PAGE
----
Abraham Lincoln was an unusual man in a number of ways, not the least of them his startling and haunting looks. In person, he must have been an imposing but somewhat daunting sight. Impossibly tall and very thin, in his top hat he appeared even more so;
But it was his face that was and is especially memorable: gaunt almost to the point of being skeletal, it seemed to express the suffering of a nation torn by an exceptionally bloody civil war, and even the suffering of flawed humanity itself. Those deep-set eyes, those sunken cheeks, that profound weariness—all were etched on a physiognomy that already seemed old and archetypal even when he was a young man.
Why am I writing about this today? Partly as a respite from all the other news in the world—Climategate, Afghanistan, cop killings in Washington, and the pending travesty of a health care reform bill that promises to be far worse than the ills it is supposedly designed to cure. But the proximate cause was my finding this recent HuffPo article discussing the asymmetry of Abraham Lincoln’s face (see slideshow of photos at the link).
It’s not the first time that this phenomenon has been noted and commented on. In fact, in August of 2007, a retired ophthalmologist named Fishman studied life masks of Lincoln with modern laser scans and concluded that, “The left side of Lincoln’s face was much smaller than the right, an aberration called cranial facial microsomia.” Here’s more:
Most people’s faces are asymmetrical, Fishman said, but Lincoln’s case was extreme, with the bony ridge over his left eye rounder and thinner than the right side, and set backward…When Lincoln was a boy, he was kicked in the head by a horse. Laser scans can’t settle whether the kick or a developmental defect — or neither — contributed to Lincoln’s lopsided face, Fishman said.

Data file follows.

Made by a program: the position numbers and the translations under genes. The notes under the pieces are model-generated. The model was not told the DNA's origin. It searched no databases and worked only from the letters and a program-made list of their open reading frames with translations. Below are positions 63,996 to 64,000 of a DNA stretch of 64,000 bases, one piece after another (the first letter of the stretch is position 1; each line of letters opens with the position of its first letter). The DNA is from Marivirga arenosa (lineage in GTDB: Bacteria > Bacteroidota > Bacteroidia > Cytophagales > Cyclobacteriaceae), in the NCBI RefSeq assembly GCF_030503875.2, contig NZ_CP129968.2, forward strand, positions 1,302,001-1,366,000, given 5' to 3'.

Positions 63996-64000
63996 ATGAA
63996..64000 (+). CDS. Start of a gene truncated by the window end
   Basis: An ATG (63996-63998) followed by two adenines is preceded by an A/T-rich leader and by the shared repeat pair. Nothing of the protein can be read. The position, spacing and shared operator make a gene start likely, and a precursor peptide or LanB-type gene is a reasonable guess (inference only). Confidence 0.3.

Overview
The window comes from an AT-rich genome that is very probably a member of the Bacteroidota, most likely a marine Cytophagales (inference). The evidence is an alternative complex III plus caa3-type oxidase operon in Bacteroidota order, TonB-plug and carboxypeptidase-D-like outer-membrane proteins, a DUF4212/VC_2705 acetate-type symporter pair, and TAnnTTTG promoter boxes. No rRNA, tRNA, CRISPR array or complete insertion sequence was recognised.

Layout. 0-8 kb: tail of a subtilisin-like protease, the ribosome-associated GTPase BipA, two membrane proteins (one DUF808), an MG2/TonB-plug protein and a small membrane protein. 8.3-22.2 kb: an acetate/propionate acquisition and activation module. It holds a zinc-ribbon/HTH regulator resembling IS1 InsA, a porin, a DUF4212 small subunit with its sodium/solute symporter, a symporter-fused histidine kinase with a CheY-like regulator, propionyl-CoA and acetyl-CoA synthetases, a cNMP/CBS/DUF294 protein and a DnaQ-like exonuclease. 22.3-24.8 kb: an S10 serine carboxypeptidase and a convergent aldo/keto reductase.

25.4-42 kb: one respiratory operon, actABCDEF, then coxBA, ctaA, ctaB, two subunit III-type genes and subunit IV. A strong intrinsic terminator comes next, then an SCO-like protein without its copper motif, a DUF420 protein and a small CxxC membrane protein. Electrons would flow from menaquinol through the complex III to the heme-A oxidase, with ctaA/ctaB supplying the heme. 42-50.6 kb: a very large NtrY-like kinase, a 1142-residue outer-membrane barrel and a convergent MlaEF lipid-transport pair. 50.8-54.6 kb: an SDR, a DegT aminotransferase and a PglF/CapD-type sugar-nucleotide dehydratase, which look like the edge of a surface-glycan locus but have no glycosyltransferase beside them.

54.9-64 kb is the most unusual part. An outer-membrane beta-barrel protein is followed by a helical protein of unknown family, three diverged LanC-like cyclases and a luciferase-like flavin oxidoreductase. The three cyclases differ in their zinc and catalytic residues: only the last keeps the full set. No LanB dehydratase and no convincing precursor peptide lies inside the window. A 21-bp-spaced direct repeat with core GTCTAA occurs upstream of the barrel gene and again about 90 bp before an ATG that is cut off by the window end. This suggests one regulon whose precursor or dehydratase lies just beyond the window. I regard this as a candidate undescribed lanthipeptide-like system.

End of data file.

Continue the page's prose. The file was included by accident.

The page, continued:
Interesting stuff. But, for what it’s worth, I beg to differ with Fishman’s diagnosis. Here’s a page on cranial facial microsomia, which doesn’t appear to fit Lincoln very well (see also this) Lincoln’s problems affect a different part of the face, for starters. And his eye problems (Fishman mentions double vision) as well as his headaches, aren’t accounted for, either.
I have a different and more parsimonious notion of what ailed Lincoln. I believe he had a mild case of Parry-Romberg syndrome, a condition that usually arises in late childhood or the teen years, and causes one side of the face to begin to degenerate. I am uniquely positioned to make this diagnosis, since even though Parry-Romberg is exceedingly rare, I’ve had the unlikely experience of having been very close to two people (completely unrelated to each other) who have confirmed but mild cases of it.
In its more severe forms, Parry-Romberg causes much more facial deformity than Lincoln demonstrated. But in its milder manifestations, it fits the bill exactly. I recognized this in Lincoln many years ago. In Parry-Romberg, there is thinning of the underlying bone (often in the cheek and the eye socket), as well as atrophy of the subcutaneous fat involving the affected parts of the face. This latter phenomenon gives the appearance of accelerated aging on that side, an observation the author of the HuffPo post on Lincoln’s asymmetry makes. It also can cause the headaches and double vision from which Lincoln sometimes suffered, and can be the result of early physical facial/head trauma such as Lincoln’s kick by the horse.
As far as I know, I’m the only one to have offered this diagnosis. But Lincoln’s other ailments have received a great deal of scrutiny over the years. Did he have Marfan’s syndrome? (Probably not.) Did he suffer from depression? (Yes.) Did he have smallpox around the time he delivered the Gettysburg Address? (Maybe).
This is my own small contribution to the field of what ailed him, although none of it really matters all that much. What’s important are the words and deeds of one of the greatest—perhaps the greatest—president this country has ever had, a man of extraordinary depth, wisdom, and complexity. Would that we had someone of that caliber today.